Treaty of Birgham

From Wikipedia, the free encyclopedia
Jump to: navigation, search

The Treaty of Birgham, also referred to as the Treaty of Salisbury,[1] comprised two treaties intended to secure the independence of Scotland after the death of Alexander III and accession of his granddaughter Margaret in 1286.

In reference to the above point that the treaties of Birgham and Salisbury are one and the same. This is not accurate. The treaty of Salisbury was concluded in 1289 and relates to the arrangements by which Edward I would secure the transport of the Maid of Norway from her homeland to Edward's own custody until Scotland was made safe for her to take up her right as queen. The Maid's father, Eric of Norway, while keen for his daughter to take up her right in Scotland had been concerned for her safety given the political instability in Scotland. Edward I was able to broker her transfer from Norway, assuaging Eric's fears with his own personal guarantees for the infant girl's safety and also settling the matter of the outstanding dowry payments which Alexander III still owed to Eric for the marriage of his daughter to the Norwegian king.

Guaranteed by Edward I of England, the purpose of the treaty was to put to rest the competing claims of the House of Balliol and the House of Bruce. The treaties were drawn up in Salisbury in 1289 and Birgham, Berwickshire, in 1290.[2] They were negotiated and signed by the Guardians of Scotland, who were ruling in Margaret's name due to her age. Under the condition that Margaret would marry Edward's son, Scotland was to remain "separate and divided from England according to its rightful boundaries, free in itself and without subjection." The treaty specified that even though a wife's possessions should become her husband's upon marriage, in this case it would not. It stated upon Margaret and Edward's marriage that the churches of Scotland and England were to be made separate, that the owner of lands in Scotland shall not have them disinherited. It made sure that both the parliaments of England and Scotland were to remain separate and not be held outside of their respective country.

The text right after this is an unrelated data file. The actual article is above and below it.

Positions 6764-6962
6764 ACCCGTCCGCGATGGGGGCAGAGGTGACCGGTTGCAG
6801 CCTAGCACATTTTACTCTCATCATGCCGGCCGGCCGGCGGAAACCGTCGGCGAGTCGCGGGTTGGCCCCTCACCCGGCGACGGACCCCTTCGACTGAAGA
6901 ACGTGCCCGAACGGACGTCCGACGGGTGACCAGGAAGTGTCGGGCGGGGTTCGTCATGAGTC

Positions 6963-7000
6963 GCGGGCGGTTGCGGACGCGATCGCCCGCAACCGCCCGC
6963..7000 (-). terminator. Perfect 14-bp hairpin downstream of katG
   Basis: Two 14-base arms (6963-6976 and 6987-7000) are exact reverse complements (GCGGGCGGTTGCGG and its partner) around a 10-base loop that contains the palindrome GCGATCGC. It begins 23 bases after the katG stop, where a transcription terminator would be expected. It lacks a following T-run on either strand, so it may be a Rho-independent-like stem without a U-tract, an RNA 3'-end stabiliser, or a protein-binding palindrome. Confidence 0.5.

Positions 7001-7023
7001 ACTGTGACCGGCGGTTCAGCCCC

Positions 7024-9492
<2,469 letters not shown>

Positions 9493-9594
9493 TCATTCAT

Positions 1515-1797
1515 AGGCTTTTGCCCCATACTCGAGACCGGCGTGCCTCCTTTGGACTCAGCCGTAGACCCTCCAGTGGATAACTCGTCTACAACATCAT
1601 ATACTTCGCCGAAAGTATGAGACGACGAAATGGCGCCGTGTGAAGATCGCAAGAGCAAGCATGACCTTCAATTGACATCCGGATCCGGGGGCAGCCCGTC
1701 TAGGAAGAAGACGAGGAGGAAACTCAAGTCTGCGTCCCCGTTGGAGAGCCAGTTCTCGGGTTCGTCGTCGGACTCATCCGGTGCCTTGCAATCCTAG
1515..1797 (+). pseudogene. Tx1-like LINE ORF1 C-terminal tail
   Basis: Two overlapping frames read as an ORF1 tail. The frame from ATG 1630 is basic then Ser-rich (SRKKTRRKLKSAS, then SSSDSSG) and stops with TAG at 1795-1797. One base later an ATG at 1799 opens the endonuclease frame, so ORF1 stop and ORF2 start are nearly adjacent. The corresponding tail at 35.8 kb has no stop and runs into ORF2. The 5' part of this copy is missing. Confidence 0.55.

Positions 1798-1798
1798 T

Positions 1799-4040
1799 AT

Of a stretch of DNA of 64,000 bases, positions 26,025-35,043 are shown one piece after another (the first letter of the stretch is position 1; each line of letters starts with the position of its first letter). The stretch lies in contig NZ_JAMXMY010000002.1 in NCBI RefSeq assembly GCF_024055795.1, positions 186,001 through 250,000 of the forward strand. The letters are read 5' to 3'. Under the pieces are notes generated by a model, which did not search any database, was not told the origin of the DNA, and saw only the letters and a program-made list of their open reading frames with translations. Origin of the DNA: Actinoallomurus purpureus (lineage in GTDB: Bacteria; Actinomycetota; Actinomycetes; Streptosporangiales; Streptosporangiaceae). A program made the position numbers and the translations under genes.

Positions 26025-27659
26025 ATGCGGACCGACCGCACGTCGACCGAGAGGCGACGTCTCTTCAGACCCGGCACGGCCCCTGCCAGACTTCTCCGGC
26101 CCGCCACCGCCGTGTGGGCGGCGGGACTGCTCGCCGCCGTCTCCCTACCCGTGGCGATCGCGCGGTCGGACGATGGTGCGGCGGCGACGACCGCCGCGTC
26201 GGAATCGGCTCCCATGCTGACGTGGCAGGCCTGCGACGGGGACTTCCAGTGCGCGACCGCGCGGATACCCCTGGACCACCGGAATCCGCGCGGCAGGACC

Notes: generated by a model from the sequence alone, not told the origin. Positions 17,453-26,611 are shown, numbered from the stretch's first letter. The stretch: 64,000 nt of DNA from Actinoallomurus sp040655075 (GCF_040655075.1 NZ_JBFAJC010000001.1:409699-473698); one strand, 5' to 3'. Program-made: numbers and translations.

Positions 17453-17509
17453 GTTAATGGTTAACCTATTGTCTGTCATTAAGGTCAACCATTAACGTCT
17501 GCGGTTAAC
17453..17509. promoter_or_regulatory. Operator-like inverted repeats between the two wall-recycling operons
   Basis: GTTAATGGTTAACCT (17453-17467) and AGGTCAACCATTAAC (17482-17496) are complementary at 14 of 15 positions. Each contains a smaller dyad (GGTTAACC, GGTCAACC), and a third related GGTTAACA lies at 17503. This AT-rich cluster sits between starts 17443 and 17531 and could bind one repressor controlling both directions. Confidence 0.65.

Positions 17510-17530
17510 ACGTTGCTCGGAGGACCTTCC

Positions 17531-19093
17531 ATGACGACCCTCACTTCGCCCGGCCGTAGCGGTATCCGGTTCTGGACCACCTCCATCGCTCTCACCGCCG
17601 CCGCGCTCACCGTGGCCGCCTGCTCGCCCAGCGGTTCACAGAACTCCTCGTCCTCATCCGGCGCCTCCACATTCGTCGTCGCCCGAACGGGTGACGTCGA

The treaty proved ineffectual, both because Margaret died en route to Scotland in 1290, and because English negotiators had included enough reservations to render the independence clauses useless. In 1291 Edward summoned the Scottish nobles to meet him at Norham-on-Tweed and styled himself overlord of Scotland ('Lord Paramount of Scotland') and challenged claimants to the Scottish throne to recognise himself as a feudal superior as a condition of his agreeing to arbitrate the various claims.[2]

References[edit]

  • "Birgham, Treaty of (1290)" in Collins Dictionary of Scottish History edited by Ian Donnachie and George Hewitt (Harper Collins, 2001, ISBN 0-00-714710-4)
  • "Medieval Scotland, 1100 - 1560", by David Ditchburn and Alastair J. MacDonald in New Penguin History of Scotland (Penguin Books, 2001, ISBN 0-14-026367-5), esp. pp. 165 et. seq.